Western Governors University (WGU) Is in Your State: Deconstructing the Academy
Teri Yamada, Professor of Asian Studies, CSU Long Beach
In our cultural echo chamber of deception, as Joseph Goebbels said, “If you repeat a lie often enough, it becomes the truth.” The media has served business well in the production of panic over America’s imminent fall in the global economy. We are told that our decline in global competitiveness is due to the failure of “traditional public education.”
For the past several years, the Lumina Foundation for Education has been calling for the United States to increase higher education attainment rates — the proportion of the population that holds a high-quality postsecondary degree or credential — to 60 percent by the year 2025. This call — known as “Lumina’s Big Goal” — has been embraced by many others. Foundations, state governments, national higher education associations, and President Obama have all issued their own call for increasing the proportion of Americans with high-quality degrees and credentials.
Their way to meet this goal is to alter the “unchanging public education system” through disruptive technology and privatization. In this mythic death and rebirth struggle, we must rid ourselves of the ossified, brick-and-mortar educational institutions and embrace the redemptive and disruptive online learning platforms of virtual education. Stephen Ehrmann refers to this phenomenon as “the rapture of technology” (1).
The big money behind rapture technology ensures the effectiveness of its propaganda. Public discourse on education has been remolded to focus on the cause of its “failure” defined as teachers and their unions. And remedies are offered in the form of privatization through vouchers and charters, online delivery, and school funding tied to the measurable outcomes of retention and graduation rates.
The result is contested cultural space over the meaning and value of education. For example, the Lumina Foundation promotes its definition:
“Quality in higher education must be defined in terms of student outcomes, particularly learning outcomes, and not by inputs or institutional characteristics. The value of degrees and credentials…rests on the skills and knowledge they represent.” (2 )
Compare this reductive utilitarianism to the “affinity philosophy of learning” embedded in the John D. and Catherine T. MacArthur Foundation’s cutting edge digital media and learning initiative ;
“If it were possible to define generally the mission of education, it could be said that its fundamental purpose is to ensure that all students benefit from learning in ways that allow them to participate fully in public, community (creative) and economic life (3 ).
Both Lumina and MacArthur advocate a shift from an instructor-centered model of education to a student-centered learning model; but MacArthur’s frame does not erase “teachers” from education although it does reshape their role as instructors. The Lumina value of reductive utilitarianism is the basis for the WGU model of learning. The goal of this learning is to demonstrate competency over a specific vocational skill set defined by measurable outcomes.
WGU began in 1995 when several governors of western states decided to create a virtual university to confer “competency-based” degrees. They had the following concerns (4):
- To accommodate access of rural students, the governors wanted delivery of cost-effective education at any place, any time;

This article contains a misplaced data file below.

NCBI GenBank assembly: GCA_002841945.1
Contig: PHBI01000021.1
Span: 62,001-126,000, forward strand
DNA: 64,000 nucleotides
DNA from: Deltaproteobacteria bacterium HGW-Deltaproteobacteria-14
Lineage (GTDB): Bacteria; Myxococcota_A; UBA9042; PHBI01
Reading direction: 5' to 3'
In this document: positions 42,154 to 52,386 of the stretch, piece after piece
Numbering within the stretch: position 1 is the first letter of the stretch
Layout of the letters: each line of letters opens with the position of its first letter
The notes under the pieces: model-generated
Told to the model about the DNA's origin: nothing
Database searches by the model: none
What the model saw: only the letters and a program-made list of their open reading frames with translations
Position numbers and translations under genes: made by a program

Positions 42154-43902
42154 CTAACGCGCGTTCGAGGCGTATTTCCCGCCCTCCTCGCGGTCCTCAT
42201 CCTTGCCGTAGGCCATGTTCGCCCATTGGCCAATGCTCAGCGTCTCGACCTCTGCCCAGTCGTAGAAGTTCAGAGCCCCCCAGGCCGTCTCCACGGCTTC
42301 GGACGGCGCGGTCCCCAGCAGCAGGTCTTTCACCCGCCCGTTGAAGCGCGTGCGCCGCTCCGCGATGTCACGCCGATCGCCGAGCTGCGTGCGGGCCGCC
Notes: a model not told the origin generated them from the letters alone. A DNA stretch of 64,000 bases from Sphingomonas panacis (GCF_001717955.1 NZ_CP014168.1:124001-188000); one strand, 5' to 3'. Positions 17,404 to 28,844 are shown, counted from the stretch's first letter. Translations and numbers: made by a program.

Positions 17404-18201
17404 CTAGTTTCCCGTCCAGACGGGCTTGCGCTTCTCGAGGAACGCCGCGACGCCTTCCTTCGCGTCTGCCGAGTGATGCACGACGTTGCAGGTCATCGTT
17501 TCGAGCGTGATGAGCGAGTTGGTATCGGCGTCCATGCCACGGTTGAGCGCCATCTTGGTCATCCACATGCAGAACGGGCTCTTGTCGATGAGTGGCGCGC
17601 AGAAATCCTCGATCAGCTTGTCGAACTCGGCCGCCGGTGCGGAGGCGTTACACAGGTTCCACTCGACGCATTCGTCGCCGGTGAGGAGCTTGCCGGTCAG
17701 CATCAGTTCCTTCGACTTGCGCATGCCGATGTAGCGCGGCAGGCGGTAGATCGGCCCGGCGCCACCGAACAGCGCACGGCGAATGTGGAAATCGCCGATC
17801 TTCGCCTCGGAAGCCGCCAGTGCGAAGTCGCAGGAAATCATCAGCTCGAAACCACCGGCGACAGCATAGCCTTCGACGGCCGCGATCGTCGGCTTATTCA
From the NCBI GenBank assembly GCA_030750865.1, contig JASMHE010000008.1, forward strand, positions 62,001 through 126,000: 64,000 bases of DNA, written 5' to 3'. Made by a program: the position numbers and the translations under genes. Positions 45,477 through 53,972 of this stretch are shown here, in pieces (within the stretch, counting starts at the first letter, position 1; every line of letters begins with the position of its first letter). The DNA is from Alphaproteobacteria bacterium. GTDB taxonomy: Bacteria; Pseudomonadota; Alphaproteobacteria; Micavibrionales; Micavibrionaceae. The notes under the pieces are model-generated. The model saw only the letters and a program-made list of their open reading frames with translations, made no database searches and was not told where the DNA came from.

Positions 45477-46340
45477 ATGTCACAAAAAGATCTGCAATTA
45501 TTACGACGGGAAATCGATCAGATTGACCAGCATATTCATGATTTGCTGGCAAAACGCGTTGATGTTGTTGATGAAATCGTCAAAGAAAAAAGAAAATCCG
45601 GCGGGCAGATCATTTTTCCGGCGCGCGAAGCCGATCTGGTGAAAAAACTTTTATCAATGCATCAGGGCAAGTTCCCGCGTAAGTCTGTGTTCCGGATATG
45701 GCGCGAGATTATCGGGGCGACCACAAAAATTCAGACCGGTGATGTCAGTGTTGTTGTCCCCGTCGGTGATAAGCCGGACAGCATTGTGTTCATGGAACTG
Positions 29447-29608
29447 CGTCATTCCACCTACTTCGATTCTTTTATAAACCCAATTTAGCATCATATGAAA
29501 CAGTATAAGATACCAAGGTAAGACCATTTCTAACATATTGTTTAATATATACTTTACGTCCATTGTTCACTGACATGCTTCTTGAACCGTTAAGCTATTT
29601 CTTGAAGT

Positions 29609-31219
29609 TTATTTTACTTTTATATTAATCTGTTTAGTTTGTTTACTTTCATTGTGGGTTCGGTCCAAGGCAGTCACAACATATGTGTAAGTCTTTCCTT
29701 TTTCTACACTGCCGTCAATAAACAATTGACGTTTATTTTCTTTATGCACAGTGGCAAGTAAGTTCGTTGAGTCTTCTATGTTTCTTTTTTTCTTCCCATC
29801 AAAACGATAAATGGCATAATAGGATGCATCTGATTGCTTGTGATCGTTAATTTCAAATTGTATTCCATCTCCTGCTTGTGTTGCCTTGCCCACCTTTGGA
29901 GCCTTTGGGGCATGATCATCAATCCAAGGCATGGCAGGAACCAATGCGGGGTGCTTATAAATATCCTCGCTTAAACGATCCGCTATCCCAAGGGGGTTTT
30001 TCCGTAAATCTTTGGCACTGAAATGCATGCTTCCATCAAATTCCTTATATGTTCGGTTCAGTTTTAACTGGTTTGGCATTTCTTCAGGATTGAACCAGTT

- The rising cost of education combined with population growth would surpass the capacity of the brick-and-mortar institutions; there would be no more money to build new campuses;
- State colleges were not producing enough skilled graduates, and the graduates they were producing had uneven skill sets. So a competency-based degree, certified by a third party, seemed to make sense “in an employment climate where it is commonplace to question what it means to have a degree” (5); they had corporate support for this plan;
- The governors felt their state colleges had been unresponsive to these problems so the governors decided to shake things up, “to foster innovation in higher education institutions.”
The governors embraced a competency-based, online delivery model that required re-conceptualizing the function of “traditional” faculty in higher education. This re-conceptualization is called “unbundling”: the splitting off into distinct functions of a faculty role and assigning each function to a distinct human agent or technology.
Unbundling enables virtual universities to control costs by increasing “instructor productivity” (6). Research and university service are removed from the role of “faculty.” Academic advising is not recognized in this world-view as part of a faculty’s role in the university. The remaining component —instruction —is further unbundled to the following five distinct activities:
- Designing the course;
- Developing the course through the selection of instructional methods and course materials;
- Mediating a student’s learning process (such as identifying learning styles);
- Assessing levels of competence.
These five activities are then assigned to technology or separate agents. In this way, the traditional understanding of “faculty” is deconstructed. WGU does not offer instruction directly but brokers “learning opportunities” through various technologies. Advisers (mentors/monitors) assist students in choosing the “learning opportunity” to achieve a certain goal. Those who design the courses and programs belong to WGU Program Councils consisting of faculty members and industry specialists. WGU agents are all contract laborers; there is no tenure. So we are left to contemplate Jerry Farber’s concerns, expressed in 1998:
If you take the new developments in educational and communications technology, lift them up on a millennial wave of technological enthusiasm, integrate them into the competency-based/outcomes movement in education which has persisted in one form or another since the 1970s or earlier, and put them in the service of corporate interests, which are moving toward a de facto takeover of higher education, you come up with a rough approximation of what appears to be happening in a great many colleges and universities at the turn of the century (7 ).